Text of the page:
If using voltage divider equation: Vadj = Vout x (R2/(R1+R2)) right? (the symbols used are wrt the circuit on the link, and Vadj is 1.25)
So if I rearrange, shouldn't I get Vout = 1.25 x (1 + R1/R2)??

The LM317 itself it not connected to ground.
The Vout is regulated to 1.25V higher than Vadj.
The output voltage is set higher than 1.25V by lifting the Vadj above ground level.

The voltage over R1 is always 1.25V. The current through R1 is 1.25/R1.
That same current has to go through R2. Also the current of the LM317 itself is going through R2, but that is only 50uA, so that is not in the formula.

If R1 = 100 ohm, and R2 = 200 ohm. The voltage over R1 is 1.25V and over R2 is 2.50V. The output will be 1.25+2.50 = 3.75V

Erdin:
The LM317 itself it not connected to ground.
The Vout is regulated to 1.25V higher than Vadj.
The output voltage is set higher than 1.25V by lifting the Vadj above ground level.

The voltage over R1 is always 1.25V. The current through R1 is 1.25/R1.
That same current has to go through R2. Also the current of the LM317 itself is going through R2, but that is only 50uA, so that is not in the formula.

If R1 = 100 ohm, and R2 = 200 ohm. The voltage over R1 is 1.25V and over R2 is 2.50V. The output will be 1.25+2.50 = 3.75V

So it does not use the voltage divider rule in this case?

And the inside of the LM317 is a non- inverting op amp right?
Similar to this: noninverting op-amp gain calculator
Where Rg is R2, Rf is R1 and Vin is the reference voltage of 1.25V.
Then what is the Voltage at V-? Is it 1.25V also? If so, why?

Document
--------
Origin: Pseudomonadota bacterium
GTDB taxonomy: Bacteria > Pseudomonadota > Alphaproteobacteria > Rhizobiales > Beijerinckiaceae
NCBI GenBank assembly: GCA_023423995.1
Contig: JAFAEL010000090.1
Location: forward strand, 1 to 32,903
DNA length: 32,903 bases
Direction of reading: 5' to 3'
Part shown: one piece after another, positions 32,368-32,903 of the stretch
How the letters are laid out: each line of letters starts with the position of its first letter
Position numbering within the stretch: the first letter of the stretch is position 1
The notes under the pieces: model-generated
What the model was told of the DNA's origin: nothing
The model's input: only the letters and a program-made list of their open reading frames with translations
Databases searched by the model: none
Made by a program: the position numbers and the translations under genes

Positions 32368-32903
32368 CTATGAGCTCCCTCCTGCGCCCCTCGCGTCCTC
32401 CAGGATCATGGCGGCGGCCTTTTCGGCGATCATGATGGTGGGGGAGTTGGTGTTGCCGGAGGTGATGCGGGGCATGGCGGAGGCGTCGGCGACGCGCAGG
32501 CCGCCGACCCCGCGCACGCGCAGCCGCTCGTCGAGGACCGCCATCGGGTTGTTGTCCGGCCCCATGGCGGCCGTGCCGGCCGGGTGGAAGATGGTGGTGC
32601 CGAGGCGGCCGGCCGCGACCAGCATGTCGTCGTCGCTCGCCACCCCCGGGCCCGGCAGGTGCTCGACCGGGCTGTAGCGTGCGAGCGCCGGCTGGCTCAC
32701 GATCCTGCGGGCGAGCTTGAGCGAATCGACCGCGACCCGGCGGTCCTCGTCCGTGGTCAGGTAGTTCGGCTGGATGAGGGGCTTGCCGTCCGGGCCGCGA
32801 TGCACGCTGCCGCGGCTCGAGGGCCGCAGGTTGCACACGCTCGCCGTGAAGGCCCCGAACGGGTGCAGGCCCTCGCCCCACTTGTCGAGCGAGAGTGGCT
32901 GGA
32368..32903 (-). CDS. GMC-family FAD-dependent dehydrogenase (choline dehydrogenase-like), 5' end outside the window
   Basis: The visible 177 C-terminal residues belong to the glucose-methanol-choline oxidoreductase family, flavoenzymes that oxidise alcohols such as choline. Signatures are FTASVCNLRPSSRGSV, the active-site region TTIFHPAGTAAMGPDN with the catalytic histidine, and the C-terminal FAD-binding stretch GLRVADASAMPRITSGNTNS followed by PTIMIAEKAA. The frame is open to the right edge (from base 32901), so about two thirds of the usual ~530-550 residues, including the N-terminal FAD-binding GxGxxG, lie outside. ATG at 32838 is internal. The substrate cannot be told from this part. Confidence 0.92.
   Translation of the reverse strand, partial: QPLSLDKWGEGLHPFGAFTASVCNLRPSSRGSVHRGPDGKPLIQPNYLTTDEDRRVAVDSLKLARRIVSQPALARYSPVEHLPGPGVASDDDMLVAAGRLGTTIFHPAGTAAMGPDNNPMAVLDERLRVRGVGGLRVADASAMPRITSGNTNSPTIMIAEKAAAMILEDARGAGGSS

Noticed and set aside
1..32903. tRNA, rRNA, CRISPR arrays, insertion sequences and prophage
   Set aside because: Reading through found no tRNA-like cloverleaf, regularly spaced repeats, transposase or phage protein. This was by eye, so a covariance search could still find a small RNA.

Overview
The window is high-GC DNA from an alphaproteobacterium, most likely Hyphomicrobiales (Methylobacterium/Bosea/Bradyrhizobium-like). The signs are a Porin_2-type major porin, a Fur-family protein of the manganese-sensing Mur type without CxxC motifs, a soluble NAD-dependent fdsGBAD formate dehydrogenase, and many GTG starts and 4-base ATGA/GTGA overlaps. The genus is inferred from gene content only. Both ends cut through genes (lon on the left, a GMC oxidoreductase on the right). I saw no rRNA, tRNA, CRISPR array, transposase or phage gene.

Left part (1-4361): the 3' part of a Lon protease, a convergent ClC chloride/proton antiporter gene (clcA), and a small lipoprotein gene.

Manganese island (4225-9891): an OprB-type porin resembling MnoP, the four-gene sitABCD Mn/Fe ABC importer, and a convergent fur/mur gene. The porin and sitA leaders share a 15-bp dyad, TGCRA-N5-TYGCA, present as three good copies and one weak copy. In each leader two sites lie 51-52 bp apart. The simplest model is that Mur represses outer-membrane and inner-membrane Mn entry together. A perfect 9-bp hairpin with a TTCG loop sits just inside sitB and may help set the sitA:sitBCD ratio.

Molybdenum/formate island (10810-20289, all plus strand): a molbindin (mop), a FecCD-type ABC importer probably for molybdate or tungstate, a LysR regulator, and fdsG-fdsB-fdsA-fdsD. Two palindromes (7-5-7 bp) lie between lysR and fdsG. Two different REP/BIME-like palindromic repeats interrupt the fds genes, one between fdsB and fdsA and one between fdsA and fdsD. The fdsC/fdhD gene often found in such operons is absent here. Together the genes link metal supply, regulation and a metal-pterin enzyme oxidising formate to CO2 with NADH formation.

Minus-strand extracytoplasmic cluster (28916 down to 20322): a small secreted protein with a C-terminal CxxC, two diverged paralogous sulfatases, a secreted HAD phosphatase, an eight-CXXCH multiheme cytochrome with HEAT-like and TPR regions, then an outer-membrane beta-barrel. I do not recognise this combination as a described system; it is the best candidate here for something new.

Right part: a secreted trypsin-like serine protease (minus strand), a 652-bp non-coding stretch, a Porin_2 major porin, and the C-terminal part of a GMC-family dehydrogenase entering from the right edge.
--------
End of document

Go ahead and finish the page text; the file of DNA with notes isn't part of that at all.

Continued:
Your guess would have been right if the LM317 referenced the 1.25V to the ground terminal - but it doesn't
it references it to the output terminal (the technical reason for this is to provide a known closed-loop gain
throughout its range of operation). You apply the voltage divider rule upside-down, that's all.

You may want to look up operational amplifier gain. The gain in the simplest case is the ratio of two resistors. The assumption is only that the open loop gain (ie without resistors) is very large.

Can some kind soul explain to me how this circuit works?
As in how are the voltages at the inverting and non-inverting input determined and stuff

Thanks in advance

Well you should be confused since they got the formula wrong on the page for starters.

As for the schematic, when you tie the output of an op-amp directly back to the inverting (-) input, you create a "voltage follower". The op-amp will strive to the keep the output voltage at a level the same as the voltage at the non-inverting (+) input of the op-amp. The transistor that the op-amp output is going thru increases the current output greatly over what the op-amp itself can supply. The non-inverting (+) input of the op-amp is biased at 1.25V because of the Zener diode. The bias increases as R2 goes up. This drives the output higher in voltage.

The output of the op-amp will actually be .6V higher than the voltage being fed back which is the same as the output voltage of the transistor.

@don, Vin is not part of the math for calculating Vout.